Chronicles Magazine April 2001

The Conservative War on Property

Perhaps it is a delusion, like snow blindness, caused by the tons of dirty snow shoved into my driveway by the city plows and the sun's annual disappearing act that drives even non-Scandinavians into melancholy and occasional fits of berserking...

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  • VIEWS

    For Keeps!

    The language of the Fifth Amendment seems so innocuous—or, rather, it seems a positive good, designed to protect us: "No person shall . . . be deprived of life, liberty, or property, without due process of law; nor shall private property be taken...

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  • VIEWS

    Civil Rights or Property Rights?

    The interplay of race and economics in America has produced a new variant of political economy that we might call "multicultural capitalism," a system in which property is, for the most part, privately owned, but its ownership is conditional on...

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  • REVIEWS

    Antiquities of the Republic

    Until the triumph of the civil-rights movement at the end of the 1960's, probably the most disruptive and recurrent conflict in American politics came from the struggle between central authority in the federal government and local authority at...

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  • REVIEWS

    "Psst—Can We Talk?"

    There is a story, perhaps apocryphal, about a Chinese scholar who was asked by a student, "What is the longterm impact of the French Revolution?" His answer: "It's too early to tell, it's simply too early to tell."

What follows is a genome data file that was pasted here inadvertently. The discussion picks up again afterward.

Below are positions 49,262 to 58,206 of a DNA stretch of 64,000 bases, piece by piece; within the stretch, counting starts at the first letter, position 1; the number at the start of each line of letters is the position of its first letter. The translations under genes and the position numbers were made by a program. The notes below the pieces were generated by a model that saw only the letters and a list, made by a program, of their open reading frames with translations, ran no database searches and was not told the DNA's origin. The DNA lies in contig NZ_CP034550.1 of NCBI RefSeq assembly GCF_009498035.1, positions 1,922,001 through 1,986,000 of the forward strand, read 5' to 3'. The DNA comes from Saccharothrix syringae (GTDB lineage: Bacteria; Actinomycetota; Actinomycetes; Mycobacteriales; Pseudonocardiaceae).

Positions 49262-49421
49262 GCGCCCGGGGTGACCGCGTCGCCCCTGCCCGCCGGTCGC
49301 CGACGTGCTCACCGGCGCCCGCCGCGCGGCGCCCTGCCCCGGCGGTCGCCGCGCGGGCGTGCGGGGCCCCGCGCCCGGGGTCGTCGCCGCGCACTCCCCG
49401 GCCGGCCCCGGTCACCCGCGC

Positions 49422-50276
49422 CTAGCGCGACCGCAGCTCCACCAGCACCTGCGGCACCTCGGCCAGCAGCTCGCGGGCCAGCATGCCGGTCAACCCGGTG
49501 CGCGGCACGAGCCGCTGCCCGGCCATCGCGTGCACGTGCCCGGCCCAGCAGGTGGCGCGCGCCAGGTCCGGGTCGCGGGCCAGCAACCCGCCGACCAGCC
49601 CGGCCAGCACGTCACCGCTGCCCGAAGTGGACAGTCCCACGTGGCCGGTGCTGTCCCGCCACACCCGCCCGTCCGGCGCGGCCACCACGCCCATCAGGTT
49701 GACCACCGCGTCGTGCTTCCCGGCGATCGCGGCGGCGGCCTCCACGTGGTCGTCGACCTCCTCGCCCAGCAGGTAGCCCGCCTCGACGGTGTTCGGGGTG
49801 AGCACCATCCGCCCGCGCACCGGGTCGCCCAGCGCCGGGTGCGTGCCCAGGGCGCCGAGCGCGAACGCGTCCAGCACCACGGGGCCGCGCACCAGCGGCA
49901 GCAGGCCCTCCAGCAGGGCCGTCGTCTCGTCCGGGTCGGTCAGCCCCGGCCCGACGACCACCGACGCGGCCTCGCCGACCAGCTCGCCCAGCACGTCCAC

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  • REVIEWS

    War and Peace, and Politics

    Eugenio Corti is one of the greatest Christian writers of the past half-century. Although he is virtually unknown to the anti-Christian literary establishment in Italy, he is revered not only by conservative Italian Catholics but by...

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  • REVIEWS

    Hogan Forever

    On July 25, 1997, Ben Hogan died in Fort Worth at the age of 85; his widow, Valerie, did not long survive him. In the season of 2000, Tiger Woods smashed scoring records in the U.S. Open, the British Open, and the PGA Championship, winning nine...

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  • Correspondence

    Rome as We Found It

    In horse-and-carriage days, foreign visitors to Rome, after an arduous Alpine crossing, commonly entered the city from the north, by the Milvian Bridge which has existed since the second century B.C. Here, on October 28, 312, Constantine had a...

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  • Cultural Revolutions

    Talks in Belgrade

    Carla del Ponte's talks in Belgrade with President Vojislav Kostunica of Yugoslavia ended abruptly and acrimoniously on January 23. After an hour with Kostunica, an angry-looking Miss Del Ponte, the chief prosecutor of The Hague war-crimes...

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  • Polemics & Exchanges

    On John Locke

    To argue, as Paul Gottfried did in "Distrusting John Locke", that the writings of John Locke were not instrumental to the founding of this country is to suppose that the authors of the Federalist did not know what they were about.

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